It is common knowledge that in recent times the constitutional issues of greatest magnitude and of greatest public interest lie in the area of civil liberties. These cases almost always call for the delicate balancing of the rights of the individual, allegedly protected by a specific clause in the Constitution, and the duties that state or federal authority can exact from citizens in order that society may maintain a minimum standard of peace and security. It follows, therefore, that it is these often dramatic decisions which will largely color the images we have of participating Justices. Assume a free speech controversy. Stanley Reed's image? He typically voted against a first amendment claim. Sherman Minton? The probabilities are similar. Earl Warren? The opposite. William 0. Douglas? He generally supports such claims. Law School classes as well as graduate seminars in political science are forever talking about the "Black faction" and the "Frankfurter bloc." Comparing and contrasting the two has become a fairly common exercise.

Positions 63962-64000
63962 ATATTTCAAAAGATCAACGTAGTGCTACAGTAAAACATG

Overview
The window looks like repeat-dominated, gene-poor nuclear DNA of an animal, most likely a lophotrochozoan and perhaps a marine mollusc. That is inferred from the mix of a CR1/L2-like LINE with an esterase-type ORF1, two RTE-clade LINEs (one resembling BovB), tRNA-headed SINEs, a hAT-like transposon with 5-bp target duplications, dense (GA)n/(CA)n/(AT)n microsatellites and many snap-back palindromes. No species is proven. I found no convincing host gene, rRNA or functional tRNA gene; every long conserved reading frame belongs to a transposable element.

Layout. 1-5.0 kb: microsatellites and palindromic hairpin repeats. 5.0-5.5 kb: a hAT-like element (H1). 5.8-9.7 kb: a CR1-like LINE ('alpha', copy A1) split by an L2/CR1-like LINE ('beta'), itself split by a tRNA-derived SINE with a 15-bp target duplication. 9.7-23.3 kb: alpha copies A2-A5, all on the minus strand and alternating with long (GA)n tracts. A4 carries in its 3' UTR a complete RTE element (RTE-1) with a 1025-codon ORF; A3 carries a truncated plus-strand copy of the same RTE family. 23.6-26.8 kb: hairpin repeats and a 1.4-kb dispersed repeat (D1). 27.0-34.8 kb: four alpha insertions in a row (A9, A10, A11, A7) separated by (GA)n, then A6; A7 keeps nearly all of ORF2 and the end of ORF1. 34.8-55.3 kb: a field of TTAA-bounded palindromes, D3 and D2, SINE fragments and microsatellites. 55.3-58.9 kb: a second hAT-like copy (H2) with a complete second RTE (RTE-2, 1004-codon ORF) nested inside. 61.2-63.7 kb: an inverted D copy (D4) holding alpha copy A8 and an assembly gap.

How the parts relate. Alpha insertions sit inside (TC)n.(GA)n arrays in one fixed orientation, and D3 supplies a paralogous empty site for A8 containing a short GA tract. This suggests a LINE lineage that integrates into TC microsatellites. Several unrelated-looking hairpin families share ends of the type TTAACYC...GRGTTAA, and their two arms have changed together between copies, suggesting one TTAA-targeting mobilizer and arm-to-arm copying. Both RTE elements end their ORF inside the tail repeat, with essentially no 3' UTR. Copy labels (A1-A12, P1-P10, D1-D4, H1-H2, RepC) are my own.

Ira H. Carmen,
One Civil Libertarian Among Many: The Case of Mr. Justice Goldberg,
Mich. L. Rev.
Available at: https://repository.law.umich.edu/mlr/vol65/iss2/4